Our leading lady is Helena Bonham Carter playing Marla and finally getting a chance to breathe by stepping away from her usual roles as prissy English ladies in lavish costume dramas and pretty much doing what Deborah Kerr did with From Here To Eternity. Her American accent is pretty sexy and she’s just brilliant playing against her usual type of character.
The film has been described as a bit of a coming of age story similar to films like The Graduate only for a man in his 30s. Fincher has described the Narrator as the opposite of that type of guy – someone who has no possibilities or opportunities in front of him and can’t imagine a way to change his life. He also calls it a bit of a romantic comedy which, if you take out all the fighting and domestic terrorism, it kind of is.
The whole thing is definitely morally challenging, as well as visually stunning. Fincher has used impressive and eye-catching camera work and special effects that were incredibly ground breaking at the time (remember this is 1999 we’re talking about). He did borrow from some of the same camera tricks he used in Se7en and a few from Alien3 to give the film its dark and gritty quality. It makes good use of dark lighting, filming most scenes at night and those during the day were done in places with a lot of shadows. This helps reflect the fact that the Narrator is practically living through the night since he can’t sleep. If you look closely you can also see Tyler appearing briefly in some earlier shots, flickering in and out almost like the devil on the shoulder.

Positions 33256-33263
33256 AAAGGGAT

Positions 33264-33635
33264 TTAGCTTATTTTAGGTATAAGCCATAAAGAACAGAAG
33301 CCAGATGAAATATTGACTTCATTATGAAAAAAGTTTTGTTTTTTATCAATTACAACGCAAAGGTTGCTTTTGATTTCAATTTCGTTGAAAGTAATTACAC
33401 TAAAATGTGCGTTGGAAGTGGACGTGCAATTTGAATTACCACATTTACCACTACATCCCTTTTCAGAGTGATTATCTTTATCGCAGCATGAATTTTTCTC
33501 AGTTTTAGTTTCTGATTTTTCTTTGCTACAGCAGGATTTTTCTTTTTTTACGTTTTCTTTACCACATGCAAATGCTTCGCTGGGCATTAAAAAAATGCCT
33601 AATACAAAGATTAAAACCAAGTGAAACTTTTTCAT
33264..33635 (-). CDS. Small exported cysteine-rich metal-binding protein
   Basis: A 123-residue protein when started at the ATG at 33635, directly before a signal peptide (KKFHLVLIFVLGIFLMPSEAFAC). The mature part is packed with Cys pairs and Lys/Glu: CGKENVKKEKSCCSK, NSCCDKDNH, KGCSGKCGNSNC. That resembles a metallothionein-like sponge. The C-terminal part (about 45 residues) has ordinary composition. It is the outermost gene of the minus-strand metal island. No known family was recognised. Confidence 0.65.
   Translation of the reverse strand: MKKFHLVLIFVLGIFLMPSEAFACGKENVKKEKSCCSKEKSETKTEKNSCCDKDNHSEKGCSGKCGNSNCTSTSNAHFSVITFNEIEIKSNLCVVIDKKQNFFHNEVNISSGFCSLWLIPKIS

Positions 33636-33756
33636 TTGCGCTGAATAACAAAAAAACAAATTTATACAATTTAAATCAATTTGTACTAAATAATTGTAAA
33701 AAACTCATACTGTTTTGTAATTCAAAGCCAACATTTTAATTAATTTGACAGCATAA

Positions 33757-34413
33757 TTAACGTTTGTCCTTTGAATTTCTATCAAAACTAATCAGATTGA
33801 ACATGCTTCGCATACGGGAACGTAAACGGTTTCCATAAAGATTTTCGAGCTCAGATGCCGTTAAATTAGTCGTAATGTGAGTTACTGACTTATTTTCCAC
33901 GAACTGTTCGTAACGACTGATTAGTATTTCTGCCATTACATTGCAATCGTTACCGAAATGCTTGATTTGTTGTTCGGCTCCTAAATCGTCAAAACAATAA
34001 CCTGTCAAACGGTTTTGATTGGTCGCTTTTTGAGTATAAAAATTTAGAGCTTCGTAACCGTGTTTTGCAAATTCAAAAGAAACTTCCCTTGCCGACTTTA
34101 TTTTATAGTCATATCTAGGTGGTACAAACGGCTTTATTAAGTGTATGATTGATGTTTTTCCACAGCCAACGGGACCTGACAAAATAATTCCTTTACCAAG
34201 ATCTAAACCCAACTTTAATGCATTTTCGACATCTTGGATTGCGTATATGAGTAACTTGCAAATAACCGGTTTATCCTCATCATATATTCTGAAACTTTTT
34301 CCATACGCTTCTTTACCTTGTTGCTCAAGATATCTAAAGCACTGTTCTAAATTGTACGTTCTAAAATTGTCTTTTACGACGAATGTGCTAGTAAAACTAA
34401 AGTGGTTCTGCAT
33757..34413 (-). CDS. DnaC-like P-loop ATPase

Out of all the scenes, I enjoyed most of Marla’s the best. Helena just plays this woman so uniquely. There’s one scene where she claims to have taken pills to kill herself and Tyler goes over to her apartment to take her away. The cops arrive, having been called about Marla and she pretends to be someone else calling after them “the girl who lives in that apartment used to be a charming, lovely girl but she’s lost faith in herself”, delivering the line completely stoned. I just also love her in the last scene where she is in the middle of a rant and then stops to say “oh my god, your face”. The fight scenes are all pretty cool to watch though there’s no choreographed varying mixed martial arts styles that you’d see in Tekken, just bare knuckle fist fighting you’d see in every bar in a small town in Ireland. The scenes at the support groups are entertaining for all the wrong reasons. This film is so wrong, I love it.
And there you have it, that’s what you get when you talk about Fight Club. I am a big fan of David Fincher and I consider this to be his second-best film (yes you will see the first coming right up), providing a nice commentary on the inner aggressions of the average male over the age of 30. And of course providing a lot of bloodied shirtless scenes for the females and giving us a trippy glimpse of Helen Bonham Carter’s boobs. I was shocked to find out the studio didn’t like the film and that it didn’t do so well at the box office but I wasn’t shocked to find out that it was one of the most controversial films of that year. These days however it has been established as a cult film and the critics have slowly warmed to it. The first rule of Bobby’s Club is you must follow me on Twitter and tune in tomorrow. Later days.